Justice Unlocked senior staff attorney Michael LoPrete said he wants people to feel like they have access to the justice system when dealing with issues of sexual assault.
“I think it’s important to demystify the legal process,” he said. “I think there’s a real access-to-justice problem.”
Justice Unlocked is a local nonprofit that offers legal aid on a sliding-scale basis for people who do not qualify for free legal services but cannot afford a standard attorney fee.
The organization presented a seminar on legal matters related to sexual assault and domestic violence Monday to a small group at the Monroe County Public Library.
LoPrete discussed issues like rape culture, definitions of sexual assault and sexual violence, protective orders, and resources for victims of sexual assault at the seminar.
Deputy development director Lasserina Dowell said she wanted to have members of the community discuss the issue of sexual assault and to inform the public of available resources.
“It just gets the conversation going, and really the purpose of it is just to educate the public on their rights and what resources there are,” she said.
LoPrete said it is important to encourage people to talk about issues of sexual assault because it helps the victims feel more comfortable speaking up about their experience.
“If we are afraid to talk about certain issues because they feel taboo, the people who are in that situation are going to feel that pressure too,” LoPrete said.
LoPrete said rape culture is one factor that discourages people from discussing issues of sexual violence. Rape culture includes issues such as victim blaming, inappropriate comments or jokes about rape, , denial of widespread rape, and silence on issues of sexual assault.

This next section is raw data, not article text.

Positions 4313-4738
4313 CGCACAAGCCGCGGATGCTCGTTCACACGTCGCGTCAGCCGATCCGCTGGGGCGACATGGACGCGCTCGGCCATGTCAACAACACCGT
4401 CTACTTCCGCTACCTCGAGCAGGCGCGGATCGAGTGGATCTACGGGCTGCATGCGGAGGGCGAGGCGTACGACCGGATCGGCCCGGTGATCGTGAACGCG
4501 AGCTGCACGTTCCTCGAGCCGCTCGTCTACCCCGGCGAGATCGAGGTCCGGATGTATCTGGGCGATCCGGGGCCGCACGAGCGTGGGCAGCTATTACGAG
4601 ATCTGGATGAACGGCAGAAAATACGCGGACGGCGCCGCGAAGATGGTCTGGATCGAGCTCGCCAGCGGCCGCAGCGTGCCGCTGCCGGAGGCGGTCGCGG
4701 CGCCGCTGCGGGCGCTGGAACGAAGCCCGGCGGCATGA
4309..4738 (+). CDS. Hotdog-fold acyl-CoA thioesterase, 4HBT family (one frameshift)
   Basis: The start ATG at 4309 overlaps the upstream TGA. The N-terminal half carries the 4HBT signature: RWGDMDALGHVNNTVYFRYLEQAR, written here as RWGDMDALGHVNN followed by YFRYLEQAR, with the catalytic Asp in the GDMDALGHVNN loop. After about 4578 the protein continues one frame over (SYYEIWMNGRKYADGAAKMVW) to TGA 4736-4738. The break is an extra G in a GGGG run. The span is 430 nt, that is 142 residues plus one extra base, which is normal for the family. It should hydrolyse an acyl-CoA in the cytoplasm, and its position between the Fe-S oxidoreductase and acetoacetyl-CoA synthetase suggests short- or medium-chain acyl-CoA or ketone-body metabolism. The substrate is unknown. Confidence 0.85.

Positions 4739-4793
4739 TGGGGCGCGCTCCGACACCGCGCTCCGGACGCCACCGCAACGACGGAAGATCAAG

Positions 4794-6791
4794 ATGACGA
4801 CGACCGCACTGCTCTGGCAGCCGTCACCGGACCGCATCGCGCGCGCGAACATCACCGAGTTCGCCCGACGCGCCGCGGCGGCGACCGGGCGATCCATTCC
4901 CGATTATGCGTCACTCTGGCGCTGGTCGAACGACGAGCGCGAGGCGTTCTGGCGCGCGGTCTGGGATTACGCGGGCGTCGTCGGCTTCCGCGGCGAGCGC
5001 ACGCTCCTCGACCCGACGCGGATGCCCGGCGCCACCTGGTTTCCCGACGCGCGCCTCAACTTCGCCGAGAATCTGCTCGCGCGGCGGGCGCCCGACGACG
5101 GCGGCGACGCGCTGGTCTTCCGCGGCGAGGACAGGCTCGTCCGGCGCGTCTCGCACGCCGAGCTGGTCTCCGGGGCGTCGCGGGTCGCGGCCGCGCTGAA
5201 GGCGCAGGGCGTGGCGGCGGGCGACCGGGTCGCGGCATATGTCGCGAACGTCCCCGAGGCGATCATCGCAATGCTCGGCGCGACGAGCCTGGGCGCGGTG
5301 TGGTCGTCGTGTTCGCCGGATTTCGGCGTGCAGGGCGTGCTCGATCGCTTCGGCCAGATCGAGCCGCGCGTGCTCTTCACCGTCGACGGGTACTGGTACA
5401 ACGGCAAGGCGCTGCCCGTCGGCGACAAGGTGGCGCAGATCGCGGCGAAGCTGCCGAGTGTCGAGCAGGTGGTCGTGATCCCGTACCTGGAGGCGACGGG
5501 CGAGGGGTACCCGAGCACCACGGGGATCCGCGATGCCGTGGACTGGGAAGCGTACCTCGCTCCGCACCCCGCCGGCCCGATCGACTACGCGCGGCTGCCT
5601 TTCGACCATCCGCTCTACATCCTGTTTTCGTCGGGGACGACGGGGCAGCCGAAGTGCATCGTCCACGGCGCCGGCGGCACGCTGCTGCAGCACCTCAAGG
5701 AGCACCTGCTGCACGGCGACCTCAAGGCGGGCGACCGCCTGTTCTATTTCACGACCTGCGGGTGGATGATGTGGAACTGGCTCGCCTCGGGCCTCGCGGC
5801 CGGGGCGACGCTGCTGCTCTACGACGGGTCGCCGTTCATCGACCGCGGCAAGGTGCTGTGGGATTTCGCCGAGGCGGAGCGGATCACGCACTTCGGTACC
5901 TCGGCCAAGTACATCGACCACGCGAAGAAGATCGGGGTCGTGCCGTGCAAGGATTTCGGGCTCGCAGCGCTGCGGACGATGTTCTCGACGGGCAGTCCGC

One of the topics LoPrete discussed was the definition of consent. He emphasized the need for a clear expression of agreement.
“Consent is not merely the lack of a no,” he said. “It’s an enthusiastic, affirmative yes.”
He also focused on the role of bystanders in the issue of sexual assault. He said it is essential for people to speak up.
“If you are willing to no longer stay silent when you see things or witness things that are not okay, you are taking steps to fighting sexual violence in the community,” LoPrete said.
Justice Unlocked executive director Jamie Sutton said one of the main issues victims of sexual assault face is trying to get people to believe them. It is important not to brush away these incidents, he said.
LoPrete said it is easy to feel intimidated by the legal system but he wants to encourage outreach that allows people to ask questions.
When people deal with the legal system after a sexual assault, they often do not know where to turn, Dowell said.
“You just don’t know what the steps are, and of course you can Google things, but that doesn’t always help your case as much as you would like to think,” she said.
Dowell said Justice Unlocked’s goal is to break down complicated legal matters for people and walk them through the process.
“It’s kind of like a partnership,” she said. “The whole goal is that they don’t have to go through this process alone.”